Legendary designer Tinker Hatfield recently sat down with GQ to speak more on his past creations and his creativity towards the iconic Nike products he’s had his hands in creating. While most are familiar with his design of the Air Max 1 and Jordan III sneakers, the interview also reveals that the innovations of the past are “evolving” to the designs of the future; Tinker explains that athletes are not necessarily looking for “big change” but more so in fact for refinements to what is available now. This evolutionary look into design means that, using cars as an analogy, the future of footwear could incorporate adaptive tech where the sneaker responds to the user’s needs. Tinker also reveals the communication and processes when meeting with Mark Parker and Hiroshi Fujiwara, the trio that of course creates the elite label HTM within Nike.
Catch a few excerpts from the interview below, and read the full article here.
Your work for Nike has earned you immense praise and made you basically a legend in sneakers. But in what areas do you think Nike can still improve? What are some places that you think you guys could do a better job just in terms of making sneakers?
I think [that's a question] we ask ourselves virtually every day because our future really revolves around how we can improve the lives of athletes and just people running around in the streets. So we’re asking ourselves all the time: What can we do to improve what we’ve done in the past?
There’s this really hefty, big group here at Nike that’s just all about five, six, seven, eight, nine, even ten years out, and you can imagine some of the work there is extremely futuristic, and we can’t talk about it at all. Some of it is more evolutionary. Instead of revolutionary, it’s more evolutionary. And we’re just making minor improvements, and sometimes that’s all athletes really want. They don’t really want a huge, big change. They want more refinements because they don’t want to be shifted away from the way they operate at any one time. So we’re kind of going back and forth, and I think we’re always looking for, I think maybe you heard us talk about adaptive products.
In what sense?
We’re seeing a bump in automobiles that actually sense one another—cars coming out and makes a little correction for you, breaking and safety and performance are all kind of tied in to products being adapted. And we think that’s the future of footwear and apparel as well.
There’s also a fair amount of work going on here that might suggest that shoes might be able to sense what you’re doing and adapt a little bit to help improve your comfort or your traction or maybe just pulse a little bit and help your blood feel better. You can just sort of imagine how that could go, and I think that’s part of the future for us.
What are some of your earliest memories of working with Mark and with Hiroshi on HTM?
It’s always good to kind of go back to the beginning. I will tell you that Mark has had for a long time a strong infatuation with all things Japanese—especially in Tokyo—and I’ve been influenced by things that have gone on there as well. We’ve made a number of trips to Tokyo, and we got to know Hiroshi because he’s been a style influencer and a designer and a music entrepreneur—all of those things. And we just got to know him, and we felt like we could work with him.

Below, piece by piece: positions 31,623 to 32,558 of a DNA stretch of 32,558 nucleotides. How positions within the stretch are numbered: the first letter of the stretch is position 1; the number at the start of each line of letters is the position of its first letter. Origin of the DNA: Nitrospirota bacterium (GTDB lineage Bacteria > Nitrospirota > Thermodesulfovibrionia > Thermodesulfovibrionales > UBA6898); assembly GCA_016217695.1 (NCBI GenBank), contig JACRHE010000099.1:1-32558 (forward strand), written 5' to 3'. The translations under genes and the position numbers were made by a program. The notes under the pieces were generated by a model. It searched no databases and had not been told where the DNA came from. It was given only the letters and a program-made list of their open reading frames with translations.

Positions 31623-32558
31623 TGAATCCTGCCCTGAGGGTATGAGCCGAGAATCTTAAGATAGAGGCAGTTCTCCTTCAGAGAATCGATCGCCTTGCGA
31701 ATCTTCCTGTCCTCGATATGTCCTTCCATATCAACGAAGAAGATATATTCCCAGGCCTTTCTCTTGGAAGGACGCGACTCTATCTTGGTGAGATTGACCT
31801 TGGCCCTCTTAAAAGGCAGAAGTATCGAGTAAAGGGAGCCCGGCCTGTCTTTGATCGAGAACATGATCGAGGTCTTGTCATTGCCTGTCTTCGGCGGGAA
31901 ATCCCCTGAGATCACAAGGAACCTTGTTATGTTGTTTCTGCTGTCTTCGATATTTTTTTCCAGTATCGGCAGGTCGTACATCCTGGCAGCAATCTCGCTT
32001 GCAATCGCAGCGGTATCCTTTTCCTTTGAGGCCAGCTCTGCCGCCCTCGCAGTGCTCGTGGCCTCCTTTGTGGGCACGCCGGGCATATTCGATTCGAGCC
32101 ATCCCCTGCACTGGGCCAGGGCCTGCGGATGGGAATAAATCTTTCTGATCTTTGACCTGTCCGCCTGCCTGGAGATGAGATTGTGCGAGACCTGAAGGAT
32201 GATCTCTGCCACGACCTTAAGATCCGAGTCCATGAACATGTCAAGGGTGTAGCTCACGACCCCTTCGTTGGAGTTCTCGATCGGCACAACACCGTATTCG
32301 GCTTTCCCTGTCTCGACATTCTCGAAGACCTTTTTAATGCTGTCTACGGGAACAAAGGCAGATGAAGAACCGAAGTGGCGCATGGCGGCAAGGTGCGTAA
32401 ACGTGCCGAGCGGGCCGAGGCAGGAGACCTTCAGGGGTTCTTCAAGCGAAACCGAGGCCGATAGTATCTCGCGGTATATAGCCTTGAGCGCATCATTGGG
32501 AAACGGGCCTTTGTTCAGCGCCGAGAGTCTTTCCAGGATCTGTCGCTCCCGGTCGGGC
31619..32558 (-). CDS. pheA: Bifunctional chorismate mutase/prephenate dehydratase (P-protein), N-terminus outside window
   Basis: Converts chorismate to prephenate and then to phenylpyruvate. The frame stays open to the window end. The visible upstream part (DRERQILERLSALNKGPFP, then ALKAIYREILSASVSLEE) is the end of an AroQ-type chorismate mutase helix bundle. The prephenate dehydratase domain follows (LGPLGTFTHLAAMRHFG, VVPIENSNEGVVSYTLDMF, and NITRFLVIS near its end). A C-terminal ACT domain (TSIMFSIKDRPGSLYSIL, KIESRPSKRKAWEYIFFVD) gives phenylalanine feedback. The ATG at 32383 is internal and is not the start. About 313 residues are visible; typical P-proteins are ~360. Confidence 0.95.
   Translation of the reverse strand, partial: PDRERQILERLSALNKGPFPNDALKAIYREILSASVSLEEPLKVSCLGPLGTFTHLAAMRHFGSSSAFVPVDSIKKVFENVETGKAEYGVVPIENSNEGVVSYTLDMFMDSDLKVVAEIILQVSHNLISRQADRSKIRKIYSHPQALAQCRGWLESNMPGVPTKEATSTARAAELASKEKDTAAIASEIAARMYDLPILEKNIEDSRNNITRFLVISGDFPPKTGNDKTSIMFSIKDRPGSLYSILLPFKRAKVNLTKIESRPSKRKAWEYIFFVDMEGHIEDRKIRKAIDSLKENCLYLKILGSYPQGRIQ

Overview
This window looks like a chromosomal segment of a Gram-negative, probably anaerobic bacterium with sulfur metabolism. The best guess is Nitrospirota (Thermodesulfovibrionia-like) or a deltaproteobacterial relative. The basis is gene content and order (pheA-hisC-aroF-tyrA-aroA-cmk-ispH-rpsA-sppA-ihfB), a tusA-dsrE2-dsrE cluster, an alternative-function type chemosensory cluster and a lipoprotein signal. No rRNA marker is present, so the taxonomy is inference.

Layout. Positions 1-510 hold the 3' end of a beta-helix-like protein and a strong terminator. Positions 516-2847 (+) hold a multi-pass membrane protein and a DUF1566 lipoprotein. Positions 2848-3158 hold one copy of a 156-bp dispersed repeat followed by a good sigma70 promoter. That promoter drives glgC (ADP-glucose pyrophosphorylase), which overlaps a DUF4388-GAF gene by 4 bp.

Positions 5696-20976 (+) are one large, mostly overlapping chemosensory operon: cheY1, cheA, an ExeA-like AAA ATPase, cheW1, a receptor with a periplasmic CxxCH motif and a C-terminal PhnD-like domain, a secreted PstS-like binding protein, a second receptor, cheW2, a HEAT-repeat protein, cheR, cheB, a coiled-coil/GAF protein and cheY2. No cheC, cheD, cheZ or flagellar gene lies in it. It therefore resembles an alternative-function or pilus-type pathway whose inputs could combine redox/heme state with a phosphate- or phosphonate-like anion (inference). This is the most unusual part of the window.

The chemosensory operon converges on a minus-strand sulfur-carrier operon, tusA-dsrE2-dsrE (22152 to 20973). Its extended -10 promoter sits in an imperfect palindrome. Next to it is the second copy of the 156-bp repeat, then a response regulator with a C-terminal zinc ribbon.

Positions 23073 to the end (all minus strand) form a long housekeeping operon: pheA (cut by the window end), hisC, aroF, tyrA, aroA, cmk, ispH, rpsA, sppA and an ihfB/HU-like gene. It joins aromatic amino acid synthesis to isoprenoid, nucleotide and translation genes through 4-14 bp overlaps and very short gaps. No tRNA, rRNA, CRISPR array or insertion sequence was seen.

We kind of did a deal where we were going to do this sub-brand with Hiroshi and so it’s been fun. Initially we were working on projects that were more simple reinterpretations of some existing shoe designs and what have you. But early on, we really knew that one of the biggest advantages of putting together a sub-brand like this under the Nike umbrella was to use it to help introduce new ideas. Not just reinterpretations, but new technologies, new performance features, new style. Anything new and interesting, which might sometimes be difficult to do in our bigger business model.
Where does the actual work happen? It’s easy to imagine some room where you have to use your fingerprint to enter.
Our worlds are all spinning around us, and we’re not always in the same room quite frankly. So a lot of the interaction is through sketching and sending drawings around, especially between Mark and myself. We are constantly sending each other drawings. Although I will tell you that I’ll send him one, and he’ll send me back eight. I’m like, “How does he…?” But it’s fun because we communicate.
Then course there are scheduled collaborations where Hiroshi will come to the campus here in Beaverton, and Mark and I will sit down with him and we’ll talk more personally about what we’d like to do. I’d say most of the communication is via the iPhone, the iPad. I sound like a commercial for Apple. But nonetheless, we’re sending stuff around like that. And it actually works great. We’re having fun with it.
Have you ever been out and seen someone wearing a sneaker that you didn’t make, that’s not made my Nike, and you’re like, “That’s cool. I wish that I had had a part in that?”
Absolutely. I’ve seen lines in footwear and apparel both that were really cool. And sometimes that probably happens more outside the athletic footwear design genre. But the reality is I think we’re all influenced by cool stuff that happens all over the world, and I like to think that when I sit down to design something, what gets produced on my computer or on a sketchpad is a culmination of everything that I’ve seen and done in my life and so, you know, I’m a good observer. I try to get out and travel around the world. We encourage other designers to do the same because in the end, the inspiration for new ideas is really old ideas, and so we’re always looking around. I totally respect the work of other people.